Blade Runner 2049: Why It’s Worth the Watch

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Blade Runner 2049, directed by Denis Villeneuve, has been released on 4K/Blu-Ray/DVD and digital, and has received Oscar nominations for its cinematography, visual effects, sound editing, sound mixing, and production design. While critically acclaimed, audiences did not seem to be there for it. Fans of the film are louder with their opinions and recommendations now that it is more widely available.

Bladerunner 2049 is the sequel to the noir sci-fi film, Bladerunner, that bombed in the ‘80s with seven different versions.  Not a terribly inviting introduction to most people. The strength of Blade Runner 2049 as a sequel is that it stands on its own and completely flourishes its own world. References and hints to the original film do not drag it down, but provides an enhanced experience if you have seen the original. This is a film that doubles its sci-fi narrative, tackling big questions with a story about a detective solving a mystery. Good detective movies are few and far between in the current era of film.

For the sake of simplicity, and because the film does the best job of elaborating on its own rules, the intricacies of the film will not be discussed here. The blade runner Officer K, played by Ryan Gosling, makes a discovery while completing a mission to take in or take out a replicant. The discovery is the driving force of the plot, and otherwise could be considered a “spoiler.”

So why the attention? Why are some people saying that Blade Runner 2049 is more than a bunch of pretty shots and characters staring at each other? Arguably, this film is the most honest attempt at answering the question “What is a soul?”

Surely the art and music behind this film deserve their own attention, but they are powerful because they tell the story so the responses from actors are one hundred percent reflective of the emotions of the characters. The subtleties of the acting tell the audience where the characters are, what they are thinking in that moment.

We put ourselves into the shoes of Officer K, an entity that is composed of parts to look human, but is by definition an android. Yet, we sympathize with him and follow  journey closely as he is confronting his own existential crisis.

Each scene prioritizes Officer K’s struggle while completely serving the story. Ryan Gosling emotes to reflect K’s internalization of each piece of information that emphasizes the conflict within the character. This conflict gives the story its weight and the reason why each shot is more than just a nice picture. The connection between the characters and the environments in the film are the reason the audience can recognize that the surroundings reflect some part of the character. This is why the film is filled with longer shots, to confirm exactly what the characters are feeling.

Many directors make the mistake of holding long shots or including wandering shots for a few seconds longer than they should to try and convey added meaning where there is not. Denis Villeneuve, however, has proven he is a master of the long shot with this film because each second allows the audience to sit and sympathize with the events on screen. The film is better for its length, contrary to what many believe when they say it could have been shorter and had the same story. The plot would be the same, but the story would not have the distinct weight it does without it. Adding weight to the seemingly mundane, feeling time pass by, forcing the audience to confront existence itself, all make this film elegant, yet subtle and unique.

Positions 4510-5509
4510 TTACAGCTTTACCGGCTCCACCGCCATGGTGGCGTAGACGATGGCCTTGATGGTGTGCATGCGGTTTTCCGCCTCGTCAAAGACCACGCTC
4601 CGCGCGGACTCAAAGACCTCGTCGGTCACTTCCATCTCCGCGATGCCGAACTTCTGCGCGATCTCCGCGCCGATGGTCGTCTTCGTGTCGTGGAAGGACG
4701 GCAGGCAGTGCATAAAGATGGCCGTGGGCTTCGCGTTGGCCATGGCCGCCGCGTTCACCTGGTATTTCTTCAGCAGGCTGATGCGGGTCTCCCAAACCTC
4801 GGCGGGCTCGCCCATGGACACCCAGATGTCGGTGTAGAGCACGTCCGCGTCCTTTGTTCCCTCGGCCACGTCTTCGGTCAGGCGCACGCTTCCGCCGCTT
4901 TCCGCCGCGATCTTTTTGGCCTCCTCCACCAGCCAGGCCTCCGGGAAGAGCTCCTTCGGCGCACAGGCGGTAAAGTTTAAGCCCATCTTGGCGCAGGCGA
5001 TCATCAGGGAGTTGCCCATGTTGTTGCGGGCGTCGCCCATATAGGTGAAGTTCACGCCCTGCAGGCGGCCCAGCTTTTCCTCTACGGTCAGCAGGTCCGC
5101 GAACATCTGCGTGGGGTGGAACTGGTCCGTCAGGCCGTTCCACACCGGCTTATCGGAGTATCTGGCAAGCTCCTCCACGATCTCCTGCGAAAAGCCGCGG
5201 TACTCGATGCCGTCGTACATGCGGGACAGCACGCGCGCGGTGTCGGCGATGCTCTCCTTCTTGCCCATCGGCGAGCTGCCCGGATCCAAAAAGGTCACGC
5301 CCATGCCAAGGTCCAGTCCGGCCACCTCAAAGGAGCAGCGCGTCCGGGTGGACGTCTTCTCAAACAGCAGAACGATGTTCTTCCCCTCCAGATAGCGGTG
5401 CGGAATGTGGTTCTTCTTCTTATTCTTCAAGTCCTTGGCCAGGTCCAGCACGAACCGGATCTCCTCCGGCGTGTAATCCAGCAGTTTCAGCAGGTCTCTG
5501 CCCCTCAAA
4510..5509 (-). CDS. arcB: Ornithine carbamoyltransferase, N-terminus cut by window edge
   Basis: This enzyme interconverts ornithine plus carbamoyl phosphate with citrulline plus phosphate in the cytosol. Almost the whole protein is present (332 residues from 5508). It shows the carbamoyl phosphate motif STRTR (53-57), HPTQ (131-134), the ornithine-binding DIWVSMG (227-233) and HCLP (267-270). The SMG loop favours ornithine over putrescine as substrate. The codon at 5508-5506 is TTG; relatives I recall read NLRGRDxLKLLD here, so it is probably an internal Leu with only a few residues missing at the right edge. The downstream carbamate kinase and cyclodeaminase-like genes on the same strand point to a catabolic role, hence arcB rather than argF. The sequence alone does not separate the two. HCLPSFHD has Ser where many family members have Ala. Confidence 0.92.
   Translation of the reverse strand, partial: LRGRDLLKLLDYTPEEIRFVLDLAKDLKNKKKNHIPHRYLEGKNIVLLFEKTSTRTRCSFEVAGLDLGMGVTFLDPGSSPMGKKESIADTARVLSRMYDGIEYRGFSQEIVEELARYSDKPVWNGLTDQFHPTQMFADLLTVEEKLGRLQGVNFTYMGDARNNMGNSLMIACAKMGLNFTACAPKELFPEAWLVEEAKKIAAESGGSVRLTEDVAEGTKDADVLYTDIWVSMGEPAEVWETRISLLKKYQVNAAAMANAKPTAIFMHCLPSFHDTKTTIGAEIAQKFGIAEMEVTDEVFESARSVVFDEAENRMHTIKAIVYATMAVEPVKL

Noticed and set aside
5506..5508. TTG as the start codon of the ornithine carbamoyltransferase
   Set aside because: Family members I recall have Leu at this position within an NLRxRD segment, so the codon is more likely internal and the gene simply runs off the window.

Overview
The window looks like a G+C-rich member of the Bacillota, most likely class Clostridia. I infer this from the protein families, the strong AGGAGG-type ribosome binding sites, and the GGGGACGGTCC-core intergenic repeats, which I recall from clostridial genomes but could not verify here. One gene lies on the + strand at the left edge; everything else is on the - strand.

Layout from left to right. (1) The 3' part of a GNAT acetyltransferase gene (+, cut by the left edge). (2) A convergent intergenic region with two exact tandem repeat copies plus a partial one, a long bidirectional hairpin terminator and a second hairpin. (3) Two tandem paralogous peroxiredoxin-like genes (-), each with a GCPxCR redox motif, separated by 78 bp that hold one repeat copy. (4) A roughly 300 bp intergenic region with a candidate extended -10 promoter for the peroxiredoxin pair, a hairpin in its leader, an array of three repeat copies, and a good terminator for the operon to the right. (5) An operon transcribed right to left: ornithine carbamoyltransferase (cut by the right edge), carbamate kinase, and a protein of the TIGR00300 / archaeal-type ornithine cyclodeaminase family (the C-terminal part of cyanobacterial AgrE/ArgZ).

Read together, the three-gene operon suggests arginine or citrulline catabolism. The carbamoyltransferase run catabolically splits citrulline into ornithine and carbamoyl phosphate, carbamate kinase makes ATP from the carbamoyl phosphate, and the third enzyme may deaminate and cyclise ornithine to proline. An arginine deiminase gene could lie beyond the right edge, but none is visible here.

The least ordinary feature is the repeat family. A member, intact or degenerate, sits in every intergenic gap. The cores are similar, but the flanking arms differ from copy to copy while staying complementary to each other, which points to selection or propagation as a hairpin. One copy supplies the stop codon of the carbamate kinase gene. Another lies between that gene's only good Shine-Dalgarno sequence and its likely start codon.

Removing shots or shaving seconds here and there off the film neuters the humanity, or what we recognize as humanity, with the characters. We live in a gorgeous yet terrifying world filled with things we cannot explain or understand, but even we accept them and move on with our lives. Take driving a car, for example. Most people drive to work or to get groceries or go to a restaurant now and again, never appreciating cars were a marvel just a century ago. Not too give too big a hint, but the film takes this kind of approach in its introduction. Taking that approach with this film to begin might help one understand this film does not aim to go over your head, but rather give one a reason to think a bit more about life and choices made.

Please do not let the fact that this film is considered “hard sci-fi” distract from the powerful story that guides the audience to learn something about humanity and themselves.

Blade Runner 2049 is a tribute to the soul and humanity that should not be ignored. It is breathtaking, heartbreaking, and the existential frustration of life. This film gives the more the viewer gives themselves to it, a full circle of what it means to learn about emotions, a rare reward given for watching a film. Each shot’s beauty is not limited to beauty for its own sake.

They are beautifully done to make them memorable and think about the implications of the story. Never is the music or sound is self important, for its presence or absence has meaning that is easy to see but takes time to understand. That understanding is rewarding because it helps discover the implications of events in the story while helping the viewer discover an idea or concept they may not have experienced before.

To put it simply, this is the well-crafted sci-fi noir film that keeps on giving.

[Photo Courtesy of Kotaku]

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